Learn art direction with paper and pencil, not a computer.
That’s basically one of the “rules” of advertising I heard from American Copywriter the other day.
Nothing could be more true.
I didn’t go to art school. I didn’t go to business school. I didn’t go to music school. I graduated with a Bachelor of Art in Labor and Industrial Relations and Psychology. So a lot of people without much experience would say I don’t have the academic qualification for what I do. Neither did Hitchcock. Johnny Cash doesn’t have a degree in songwriting. Blah Blah Blah.
I learned all of these things – photography/cinematography, design, orchestration and instrumentation – through doing them. Now, there are some who would say that I have no business doing these things sense I’ve never been formally trained in them. Well, even a pretentious audio production professor once told me that the sum total of what he teaches is physics and how to get a job as a studio lackey. “If you can shoot pool you can record music; it’s all angles and impact.”
We learn these things by doing, and by being smart enough to see their connections to one another.
When I was 13 years old and using my dad’s Mamiya Sekor 35mm still camera to shoot pictures on our family vacation to Pagosa Springs, I had no idea I was training for professional cinematography. But 20+ years of taking pictures later it’s pretty clear that trying to understand light and composition was a huge part of what it takes to do this thing.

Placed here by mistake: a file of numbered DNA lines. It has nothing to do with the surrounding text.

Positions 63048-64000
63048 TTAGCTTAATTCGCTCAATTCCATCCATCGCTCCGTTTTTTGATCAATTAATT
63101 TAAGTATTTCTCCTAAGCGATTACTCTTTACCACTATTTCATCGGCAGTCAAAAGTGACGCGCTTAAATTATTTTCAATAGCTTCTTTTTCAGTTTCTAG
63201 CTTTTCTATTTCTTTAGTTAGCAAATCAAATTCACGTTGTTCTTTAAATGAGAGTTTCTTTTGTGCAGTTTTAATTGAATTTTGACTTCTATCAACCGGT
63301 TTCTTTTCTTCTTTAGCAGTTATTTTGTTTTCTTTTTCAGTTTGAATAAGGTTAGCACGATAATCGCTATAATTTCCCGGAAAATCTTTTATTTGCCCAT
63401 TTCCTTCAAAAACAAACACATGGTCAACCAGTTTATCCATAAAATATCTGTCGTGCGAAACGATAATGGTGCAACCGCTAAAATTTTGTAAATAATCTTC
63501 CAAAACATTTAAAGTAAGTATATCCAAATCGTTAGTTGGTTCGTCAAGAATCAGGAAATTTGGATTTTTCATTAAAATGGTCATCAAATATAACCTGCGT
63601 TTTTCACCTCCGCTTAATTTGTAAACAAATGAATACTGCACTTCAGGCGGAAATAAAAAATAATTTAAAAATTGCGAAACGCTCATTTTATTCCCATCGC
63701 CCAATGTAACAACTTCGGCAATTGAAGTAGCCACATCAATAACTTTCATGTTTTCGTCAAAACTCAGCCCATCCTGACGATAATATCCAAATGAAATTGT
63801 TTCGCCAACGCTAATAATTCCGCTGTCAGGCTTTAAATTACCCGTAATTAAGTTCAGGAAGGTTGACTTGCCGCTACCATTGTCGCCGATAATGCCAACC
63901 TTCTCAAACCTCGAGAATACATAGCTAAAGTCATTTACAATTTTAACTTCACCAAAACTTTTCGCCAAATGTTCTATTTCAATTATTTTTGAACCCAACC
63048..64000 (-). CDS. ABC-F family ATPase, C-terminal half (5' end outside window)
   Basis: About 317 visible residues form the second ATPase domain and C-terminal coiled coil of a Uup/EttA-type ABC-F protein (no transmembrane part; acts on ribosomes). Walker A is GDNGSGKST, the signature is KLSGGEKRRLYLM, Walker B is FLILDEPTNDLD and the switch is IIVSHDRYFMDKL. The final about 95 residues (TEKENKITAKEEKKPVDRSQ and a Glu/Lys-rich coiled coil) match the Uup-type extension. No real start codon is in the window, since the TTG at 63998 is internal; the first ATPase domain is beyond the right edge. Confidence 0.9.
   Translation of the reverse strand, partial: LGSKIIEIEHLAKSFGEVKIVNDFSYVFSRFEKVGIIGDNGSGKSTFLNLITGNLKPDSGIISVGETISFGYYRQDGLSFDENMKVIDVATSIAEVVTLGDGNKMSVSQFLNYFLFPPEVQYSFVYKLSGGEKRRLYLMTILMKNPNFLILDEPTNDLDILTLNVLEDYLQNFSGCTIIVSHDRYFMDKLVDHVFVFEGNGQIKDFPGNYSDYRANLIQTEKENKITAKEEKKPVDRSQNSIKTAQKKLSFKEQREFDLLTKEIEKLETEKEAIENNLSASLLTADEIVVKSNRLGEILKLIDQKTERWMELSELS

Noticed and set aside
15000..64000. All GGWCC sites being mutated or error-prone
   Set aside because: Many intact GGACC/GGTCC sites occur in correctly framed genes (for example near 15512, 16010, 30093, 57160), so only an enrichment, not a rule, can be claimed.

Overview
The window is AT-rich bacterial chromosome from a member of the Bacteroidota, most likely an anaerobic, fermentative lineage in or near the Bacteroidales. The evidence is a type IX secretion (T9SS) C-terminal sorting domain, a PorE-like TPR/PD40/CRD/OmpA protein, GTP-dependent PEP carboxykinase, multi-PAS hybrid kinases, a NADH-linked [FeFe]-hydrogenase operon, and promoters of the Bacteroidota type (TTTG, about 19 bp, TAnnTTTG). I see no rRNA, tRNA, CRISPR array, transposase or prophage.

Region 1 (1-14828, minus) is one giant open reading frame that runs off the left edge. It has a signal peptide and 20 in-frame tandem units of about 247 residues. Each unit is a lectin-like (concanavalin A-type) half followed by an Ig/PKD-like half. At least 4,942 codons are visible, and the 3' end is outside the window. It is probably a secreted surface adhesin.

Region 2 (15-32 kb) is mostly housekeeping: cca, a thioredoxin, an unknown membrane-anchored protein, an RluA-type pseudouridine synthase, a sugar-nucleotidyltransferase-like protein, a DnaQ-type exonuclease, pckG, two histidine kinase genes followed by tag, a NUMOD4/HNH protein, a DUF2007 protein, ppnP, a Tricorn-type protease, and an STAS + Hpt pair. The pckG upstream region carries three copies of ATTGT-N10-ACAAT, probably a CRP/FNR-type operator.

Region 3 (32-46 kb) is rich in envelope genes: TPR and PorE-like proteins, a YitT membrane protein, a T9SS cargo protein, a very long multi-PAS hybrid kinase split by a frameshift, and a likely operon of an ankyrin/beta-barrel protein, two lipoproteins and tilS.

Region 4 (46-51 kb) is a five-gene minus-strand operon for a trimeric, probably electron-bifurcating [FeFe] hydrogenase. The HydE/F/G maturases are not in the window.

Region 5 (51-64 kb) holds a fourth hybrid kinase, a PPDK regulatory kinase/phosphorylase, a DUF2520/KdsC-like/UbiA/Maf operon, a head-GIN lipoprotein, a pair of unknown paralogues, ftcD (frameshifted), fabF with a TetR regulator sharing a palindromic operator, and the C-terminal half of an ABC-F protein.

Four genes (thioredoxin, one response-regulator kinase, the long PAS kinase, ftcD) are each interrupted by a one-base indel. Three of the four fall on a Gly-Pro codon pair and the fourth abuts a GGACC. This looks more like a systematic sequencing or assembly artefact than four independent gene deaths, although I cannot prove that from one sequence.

And banging on my Hofner acoustic into a SM58 for hours a day certainly didn’t give me that Berkeley school of music pedigree or that Full Sail certificate. But, again, 20 years later that was the foundation of what taught me how to write, perform, record and mix something that my teenage stepdaughter will hum along to by the thirteenth measure.
Over the intervening years I’ve learned the rules of musical composition, design, eye line, aperature and f-stop settings, color balance, etc. etc. etc. And it’s been important to learn the rules of whatever you do, but the rules aren’t important so you can feel superior to your client or co-workers (in those cases rules just make you look like a jackass). The rules are important because they enable you to help people and so you know when it’s appropriate to break them and when it’s best to not.
The point isn’t that you don’t need school or training. The point is that you need to learn creative processes by doing. Learning is not a binary process. Learning is the ultimate analog. Why else to do we learn best by metaphor, concepts, trial and error? I feel sorry for all these people who’ve learned how to make music using a computer (I’m NOT saying their not musicians) or how to make films without holding a heavy metal camera up to their eye and cutting negatives, burning photo paper or splicing tape.
Bloody fingers and broken strings are just how you get there. And if you can’t play a left-handed instrument backwards, how are you gonna learn that in school?